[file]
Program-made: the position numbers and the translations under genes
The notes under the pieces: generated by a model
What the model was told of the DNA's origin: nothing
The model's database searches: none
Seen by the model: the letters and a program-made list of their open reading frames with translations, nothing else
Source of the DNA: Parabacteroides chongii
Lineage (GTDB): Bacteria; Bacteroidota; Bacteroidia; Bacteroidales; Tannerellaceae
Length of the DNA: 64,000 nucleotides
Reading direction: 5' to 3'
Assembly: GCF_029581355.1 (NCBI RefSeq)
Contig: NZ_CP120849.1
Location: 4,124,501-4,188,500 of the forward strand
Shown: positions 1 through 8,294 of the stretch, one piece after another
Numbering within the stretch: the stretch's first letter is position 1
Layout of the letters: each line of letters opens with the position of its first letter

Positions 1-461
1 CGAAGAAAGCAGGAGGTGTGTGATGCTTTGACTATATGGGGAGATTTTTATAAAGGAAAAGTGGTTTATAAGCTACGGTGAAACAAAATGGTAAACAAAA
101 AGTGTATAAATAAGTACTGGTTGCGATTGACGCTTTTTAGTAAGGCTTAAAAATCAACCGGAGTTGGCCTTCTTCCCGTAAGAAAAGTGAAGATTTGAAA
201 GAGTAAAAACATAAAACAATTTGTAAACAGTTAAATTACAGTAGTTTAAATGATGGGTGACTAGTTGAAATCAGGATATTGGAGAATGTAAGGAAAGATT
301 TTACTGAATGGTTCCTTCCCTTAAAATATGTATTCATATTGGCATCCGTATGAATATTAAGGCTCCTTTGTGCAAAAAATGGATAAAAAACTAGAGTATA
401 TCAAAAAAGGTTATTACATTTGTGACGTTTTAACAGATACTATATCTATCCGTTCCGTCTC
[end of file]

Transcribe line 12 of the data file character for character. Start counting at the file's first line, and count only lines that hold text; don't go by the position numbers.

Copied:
Location: 4,124,501-4,188,500 of the forward strand